Hey guys! Welcome back! Today we take a look at the most widespread native dove in North America, the Mourning Dove. The Mourning Dove is one of the first birds I remember really taking notice of as a kid. I knew robins and sparrows and blue jays, and to 12yo me, they all kinda looked the same. They were birds. But then I saw a bird on the electric wires across the street from my house, and it was making a weird sound. It didn’t chirp or squawk or sing like the other birds, it was making little “hooting” sounds. My parents told me it was a Mourning Dove. I didn’t really get any more info than that lol. I can remember standing at the end of my driveway early in the morning, waiting for the school bus, and seeing (and hearing) a couple Mourning Doves on the electric lines. Of course, because of this, I thought they were Morning Doves, not Mourning Doves. Sometimes I wonder how many people think that? Supposedly their quiet “hooting” noises sound sad and mournful, hence the name.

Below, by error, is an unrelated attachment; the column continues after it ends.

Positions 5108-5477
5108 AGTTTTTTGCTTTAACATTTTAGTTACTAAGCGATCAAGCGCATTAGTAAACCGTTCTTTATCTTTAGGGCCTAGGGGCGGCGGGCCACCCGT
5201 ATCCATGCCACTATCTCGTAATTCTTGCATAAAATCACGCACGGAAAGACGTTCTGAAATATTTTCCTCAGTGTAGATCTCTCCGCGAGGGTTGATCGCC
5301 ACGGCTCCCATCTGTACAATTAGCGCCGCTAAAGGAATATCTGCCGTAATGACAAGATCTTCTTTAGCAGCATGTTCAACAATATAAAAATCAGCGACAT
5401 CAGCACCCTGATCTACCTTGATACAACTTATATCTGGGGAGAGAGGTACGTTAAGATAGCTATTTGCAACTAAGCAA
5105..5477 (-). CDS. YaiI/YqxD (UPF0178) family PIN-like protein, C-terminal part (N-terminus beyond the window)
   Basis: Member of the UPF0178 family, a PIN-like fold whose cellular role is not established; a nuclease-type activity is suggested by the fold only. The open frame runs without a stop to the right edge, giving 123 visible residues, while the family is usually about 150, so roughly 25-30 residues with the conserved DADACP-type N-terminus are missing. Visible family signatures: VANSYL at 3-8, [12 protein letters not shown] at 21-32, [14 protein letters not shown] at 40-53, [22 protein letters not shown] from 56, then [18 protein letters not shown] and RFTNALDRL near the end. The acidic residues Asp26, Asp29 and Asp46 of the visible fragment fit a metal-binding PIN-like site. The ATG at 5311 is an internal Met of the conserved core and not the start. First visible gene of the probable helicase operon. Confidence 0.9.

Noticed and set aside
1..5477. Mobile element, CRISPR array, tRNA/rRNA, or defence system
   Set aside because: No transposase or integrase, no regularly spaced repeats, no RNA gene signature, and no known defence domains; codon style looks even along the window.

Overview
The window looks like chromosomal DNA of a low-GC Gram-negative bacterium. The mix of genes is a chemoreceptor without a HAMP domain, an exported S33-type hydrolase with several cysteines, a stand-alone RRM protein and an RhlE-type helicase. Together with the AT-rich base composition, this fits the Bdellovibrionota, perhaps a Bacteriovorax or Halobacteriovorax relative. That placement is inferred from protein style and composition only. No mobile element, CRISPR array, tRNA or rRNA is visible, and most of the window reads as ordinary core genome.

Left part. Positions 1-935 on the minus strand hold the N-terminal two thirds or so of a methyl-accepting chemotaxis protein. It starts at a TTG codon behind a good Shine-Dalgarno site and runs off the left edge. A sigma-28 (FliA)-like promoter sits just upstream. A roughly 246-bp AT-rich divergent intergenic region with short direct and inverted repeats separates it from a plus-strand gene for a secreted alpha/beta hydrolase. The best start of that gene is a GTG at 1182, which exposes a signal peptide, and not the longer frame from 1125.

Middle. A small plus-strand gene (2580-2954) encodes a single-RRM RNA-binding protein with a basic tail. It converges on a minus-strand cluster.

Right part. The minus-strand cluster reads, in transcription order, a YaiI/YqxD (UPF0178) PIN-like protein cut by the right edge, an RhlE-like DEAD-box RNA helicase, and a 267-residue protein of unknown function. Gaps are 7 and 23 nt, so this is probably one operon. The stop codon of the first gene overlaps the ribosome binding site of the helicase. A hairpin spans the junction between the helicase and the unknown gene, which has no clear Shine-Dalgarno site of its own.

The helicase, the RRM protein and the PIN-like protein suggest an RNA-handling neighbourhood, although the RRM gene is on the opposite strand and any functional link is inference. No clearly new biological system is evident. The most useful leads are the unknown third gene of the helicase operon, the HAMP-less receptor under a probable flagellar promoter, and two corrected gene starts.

Mourning Doves are fairly common, mostly drab brown birds that can be often found walking around on the ground eating. But if you stop to take a good look, you’ll likely see that these birds aren’t as drab as they first appear. They have a beautiful blue eyering, and the males during breeding season have a striking patch of purple/pink iridescence on their neck, which they often puff up to attract a mate.
Identifying a Mourning Dove is pretty easy in the northeast, as they’re pretty much the only thing that looks like them. But elsewhere in the country, however, there are other species of similar looking doves, such as the Eurasian Collared Dove. The Mourning Dove is far more common. The Mourning Dove is so abundant, in fact, that according to the Cornell Lab of Ornithology, despite it being the most hunted game bird in North America, their population is still an estimate 350 million! That’ll do it for today. Next time we’ll look at the bird that prompted me to finally join eBird and officially begin my life list. check back to find out which bird it is!